About the Author: Anna Mussman serves in the Bureau of Educational and Cultural Affairs' Youth Programs Division."Are women encouraged to join defense services?" asked a high school student from Brahmanbaria High School at a web chat hosted by Under Secretary of State for Public Diplomacy and Public Affairs Judith McHale during her visit to Bangladesh on February 8. As students from schools throughout the country logged on to discuss issues with the Under Secretary, their questions ranged from the status of women in the United States, to co-ed versus women's only education, to whether women received equal pay with men, and how American women balanced career and family responsibilities.
"I think it is important for women to pursue a good education and be active in their communities and the political life of their country," Under Secretary McHale told the students. "I have been very impressed by the reports I heard about the December 2008 election and the number of Bangladeshis who actively participated in the elections. I am sure this included many women and their continued participation is the best way to address the issue you raised and advance their positions in this country."
Under Secretary McHale spent the morning at the Uttar Badda Kamil Madrasa in Dhaka, where a State Department public-private partnership with Relief International-Schools Online and Intel established an Internet Learning Center, started an English Language Club, trained teachers to use technology in the classroom through the Intel Teach Program and involved students in dialogue and collaboration online with American peers. At the Madrasa, McHale learned first-hand from students how access to technology and the Internet had changed their lives and how much they appreciated learning about American culture through the program.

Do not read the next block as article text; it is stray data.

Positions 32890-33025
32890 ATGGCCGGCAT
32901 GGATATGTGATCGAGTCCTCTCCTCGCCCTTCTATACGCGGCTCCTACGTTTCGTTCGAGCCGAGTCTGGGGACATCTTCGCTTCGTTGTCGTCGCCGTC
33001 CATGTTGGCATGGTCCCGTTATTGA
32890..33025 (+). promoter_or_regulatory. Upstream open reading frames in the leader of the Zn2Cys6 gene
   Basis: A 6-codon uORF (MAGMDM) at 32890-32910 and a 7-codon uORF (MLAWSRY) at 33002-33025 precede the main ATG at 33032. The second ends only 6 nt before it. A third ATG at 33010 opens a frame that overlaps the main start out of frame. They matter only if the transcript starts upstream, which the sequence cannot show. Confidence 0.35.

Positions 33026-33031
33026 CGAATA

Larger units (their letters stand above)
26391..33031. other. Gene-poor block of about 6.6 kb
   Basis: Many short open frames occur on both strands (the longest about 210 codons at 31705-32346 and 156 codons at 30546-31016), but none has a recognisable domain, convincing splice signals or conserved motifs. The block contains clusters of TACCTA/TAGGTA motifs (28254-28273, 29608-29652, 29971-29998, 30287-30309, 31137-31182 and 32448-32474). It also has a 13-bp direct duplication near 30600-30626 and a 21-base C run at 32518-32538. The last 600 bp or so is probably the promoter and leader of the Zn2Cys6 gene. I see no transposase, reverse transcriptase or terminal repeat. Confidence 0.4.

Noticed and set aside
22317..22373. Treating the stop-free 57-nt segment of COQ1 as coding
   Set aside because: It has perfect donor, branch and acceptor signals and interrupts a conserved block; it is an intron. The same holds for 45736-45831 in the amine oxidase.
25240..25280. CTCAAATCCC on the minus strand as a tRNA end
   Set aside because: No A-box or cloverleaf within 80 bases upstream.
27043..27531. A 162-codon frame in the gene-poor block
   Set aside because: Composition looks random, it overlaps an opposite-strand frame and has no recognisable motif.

In answering the students' questions, the Under Secretary emphasized education as a means of improving the status of women in Bangladesh and as the most significant catalyst for her own career and for American women in general. On a lighter note, when asked whether she liked to cook, the Under Secretary responded: "Hello, Pijush. I do love to cook, but as a working woman I don't have as much time as I would like. I have to say I have very much enjoyed Bengali food and would love to learn some of these recipes so I can make them for my family when I get home."
Participants in the GCE program are Bangladeshi youth and educators from urban and rural areas and from all walks of life. For most of them, computers, Internet access and opportunities for international education would be an unaffordable luxury without the support of the U.S. Department of State. The opportunity for GCE participants to virtually meet U.S. Under Secretary of State McHale underscores the power of information and communication technology to build bridges and connect people.
For more information about the Global Connections and Exchange program in Bangladesh, including a transcript of the web chat with the Under Secretary, please see the Bureau of Education and Cultural Affairs' website.